Evaluating the AL Central Windows: Minnesota

We recently wrapped up the SB Nation Offseason Simulation over at Royals Review and, frankly, it’s become one of my favorite little offseason activities. I had the White Sox this year and while I was looking at their roster and prospects, it made me curious to further evaluate the rest of the AL Central to see when other teams may try to “go for it,” and how their next competitive window lines up with the Royals imminent window that should be opening in 2023.

Earlier this week I wrote about the White Sox window that is currently open and when it may start to tighten up a bit. You can read about that here. Today I want to talk about the Minnesota Twinkies. I know I said we’d probably do Detroit next, but Detroit’s window is so similar to the Royals that I thought we’d save them for now. For now, let’s take a look at what the Twinkies will be working with for the foreseeable future.

Here is a quick look at the core of the Twins roster heading into 2022, their age on Opening Day, and the year in which that player becomes a free agent:

  • Byron Buxton, 28, 2022
  • Taylor Rogers, 31, 2022
  • Mitch Garver, 31, 2023
  • Miguel Sano, 28, 2023
  • Josh Donaldson, 36, 2024
  • Max Kepler, 29, 2024
  • Jorge Polanco, 28, 2025
  • Luis Arraez, 25, 2025
  • Alex Kirilloff, 24, 2027
  • Trevor Larnach, 25, 2027

Here’s a list of their top prospects that are getting pretty close to the big leagues and could be contributors both in 2022 and the long-term:

  • Royce Lewis (top 50 prospect in baseball)
  • Austin Martin (top 50 prospect in baseball)
  • Jordan Balazovic (top 100 prospect in baseball)
  • Simeon Woods Richardson
  • Jhoan Duran
  • Joe Ryan
  • Jose Miranda
  • Josh Winder
  • Matt Canterino

The Twins might be in rebuild mode after finishing last in what was a rather mediocre AL Central in 2021. From 2015 to 2020, the Twinkies finished 2nd, 5th, 2nd, 2nd, 1st, and 1st in the AL Central. They had a really good run despite having zero playoff success to speak of. Their pitching staff is beginning to wear thin and while they do have some reinforcements on the way in that regard, they aren’t nearly as highly touted as the group the Royals and Tigers are about to run out there in 2022. The Twins will have a pretty good offensive core soon with Lewis, Polanco, Kirilloff, Larnach, and Martin, but I just don’t know where their star power comes from and it’s not like they’re in a huge market with tons of money to spend. I have a feeling the Cleveland Guardians situation may even look a bit more promising than this. Not that it’s all bad for Minnesota, but if the Royals can’t overcome this group with their impending window, then it was never going to work anyway.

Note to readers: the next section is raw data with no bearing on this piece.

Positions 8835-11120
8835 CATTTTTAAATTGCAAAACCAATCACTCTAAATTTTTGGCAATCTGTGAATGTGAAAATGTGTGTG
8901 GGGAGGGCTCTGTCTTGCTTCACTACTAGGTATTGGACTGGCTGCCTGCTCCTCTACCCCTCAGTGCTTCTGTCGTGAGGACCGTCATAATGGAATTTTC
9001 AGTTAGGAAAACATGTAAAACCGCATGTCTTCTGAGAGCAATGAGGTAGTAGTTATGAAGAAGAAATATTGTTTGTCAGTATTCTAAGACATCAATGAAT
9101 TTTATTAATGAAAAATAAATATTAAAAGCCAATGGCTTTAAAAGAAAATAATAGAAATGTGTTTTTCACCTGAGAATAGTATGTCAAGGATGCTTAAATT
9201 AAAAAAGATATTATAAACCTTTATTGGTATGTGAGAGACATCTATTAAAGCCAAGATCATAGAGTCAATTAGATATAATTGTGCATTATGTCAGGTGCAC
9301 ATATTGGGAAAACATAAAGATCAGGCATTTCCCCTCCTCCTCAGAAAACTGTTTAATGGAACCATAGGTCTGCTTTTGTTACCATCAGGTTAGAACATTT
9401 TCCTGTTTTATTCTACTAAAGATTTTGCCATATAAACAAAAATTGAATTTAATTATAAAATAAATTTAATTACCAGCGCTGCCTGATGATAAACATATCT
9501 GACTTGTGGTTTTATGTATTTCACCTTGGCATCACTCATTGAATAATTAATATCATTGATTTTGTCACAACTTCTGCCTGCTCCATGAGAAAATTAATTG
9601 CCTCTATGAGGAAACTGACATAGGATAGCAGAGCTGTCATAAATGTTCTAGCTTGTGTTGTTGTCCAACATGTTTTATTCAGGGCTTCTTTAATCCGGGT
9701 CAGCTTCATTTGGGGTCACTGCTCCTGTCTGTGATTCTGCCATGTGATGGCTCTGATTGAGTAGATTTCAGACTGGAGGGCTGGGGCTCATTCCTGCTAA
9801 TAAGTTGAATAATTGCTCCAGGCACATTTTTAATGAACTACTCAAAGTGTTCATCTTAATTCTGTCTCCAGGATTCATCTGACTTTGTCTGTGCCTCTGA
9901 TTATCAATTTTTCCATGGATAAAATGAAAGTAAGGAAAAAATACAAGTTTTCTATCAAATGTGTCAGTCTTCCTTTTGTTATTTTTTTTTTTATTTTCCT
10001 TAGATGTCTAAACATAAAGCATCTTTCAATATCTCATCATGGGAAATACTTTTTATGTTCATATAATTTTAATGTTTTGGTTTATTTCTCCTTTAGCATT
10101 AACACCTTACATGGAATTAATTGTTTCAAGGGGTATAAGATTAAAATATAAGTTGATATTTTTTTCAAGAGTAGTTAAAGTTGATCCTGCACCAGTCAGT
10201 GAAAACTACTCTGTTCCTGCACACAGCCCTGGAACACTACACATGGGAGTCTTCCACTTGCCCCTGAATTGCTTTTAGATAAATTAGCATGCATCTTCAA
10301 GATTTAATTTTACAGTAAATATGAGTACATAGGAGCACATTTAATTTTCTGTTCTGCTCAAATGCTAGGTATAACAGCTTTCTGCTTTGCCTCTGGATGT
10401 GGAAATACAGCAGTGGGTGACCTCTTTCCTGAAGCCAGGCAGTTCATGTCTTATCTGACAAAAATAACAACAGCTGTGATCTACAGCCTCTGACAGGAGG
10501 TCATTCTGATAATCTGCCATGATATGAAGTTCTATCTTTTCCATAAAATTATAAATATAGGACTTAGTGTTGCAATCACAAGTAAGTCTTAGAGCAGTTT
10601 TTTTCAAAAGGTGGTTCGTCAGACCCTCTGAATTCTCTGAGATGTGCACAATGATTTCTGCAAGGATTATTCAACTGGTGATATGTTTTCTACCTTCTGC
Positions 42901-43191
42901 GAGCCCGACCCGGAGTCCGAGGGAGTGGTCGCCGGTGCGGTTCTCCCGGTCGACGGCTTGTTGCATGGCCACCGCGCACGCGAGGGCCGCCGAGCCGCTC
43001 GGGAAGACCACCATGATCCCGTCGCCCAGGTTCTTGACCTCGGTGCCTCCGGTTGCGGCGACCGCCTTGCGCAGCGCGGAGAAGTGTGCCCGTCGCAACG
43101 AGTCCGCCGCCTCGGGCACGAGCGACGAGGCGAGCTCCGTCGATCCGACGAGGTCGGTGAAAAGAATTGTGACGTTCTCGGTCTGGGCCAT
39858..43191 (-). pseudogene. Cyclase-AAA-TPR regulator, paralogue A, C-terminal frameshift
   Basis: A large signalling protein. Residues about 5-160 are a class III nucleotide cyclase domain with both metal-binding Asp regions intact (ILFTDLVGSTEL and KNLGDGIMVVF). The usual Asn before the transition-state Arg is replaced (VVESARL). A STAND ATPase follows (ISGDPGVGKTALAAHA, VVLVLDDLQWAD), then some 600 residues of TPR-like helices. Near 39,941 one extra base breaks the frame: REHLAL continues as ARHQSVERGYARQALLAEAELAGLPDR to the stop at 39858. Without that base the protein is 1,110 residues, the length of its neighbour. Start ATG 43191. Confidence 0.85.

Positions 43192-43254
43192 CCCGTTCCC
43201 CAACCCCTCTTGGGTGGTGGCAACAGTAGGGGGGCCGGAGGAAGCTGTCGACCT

The one thing the Twins do have going for them is the ability to totally tear this team down and reload the farm system by trading legitimately good veterans. Josh Donaldson, Taylor Rogers, Mitch Garver, and Byron Buxton could legitimately combine to bring the Twins back a top 100 prospect or two plus 5-6 more legitimate big leaguers. If the Twins commit to a rebuild this offseason, they could potentially be a force again as early as 2024 or 2025.

To conclude:

  1. The Twins at present should be fine in a few years, but certainly won’t be the biggest obstacle in the Royals path to the playoffs.
  2. The Twins have something the Royals don’t, which are big league veterans they can easily move to add reinforcements (and the willingness to do so).
  3. Prediction: the Twins tear it down this offseason, lose 95+ games in 2022, and by Opening Day on 2025 we’re talking about them as being legitimately ready to contend again, which should put their competitive window a couple of years behind the Royals, if everything goes right for KC.

2 thoughts on “Evaluating the AL Central Windows: Minnesota

  1. Pingback: Evaluating the AL Central Windows: Cleveland | Royals Farm Report

  2. Pingback: Evaluating the AL Central Windows: Detroit | Royals Farm Report

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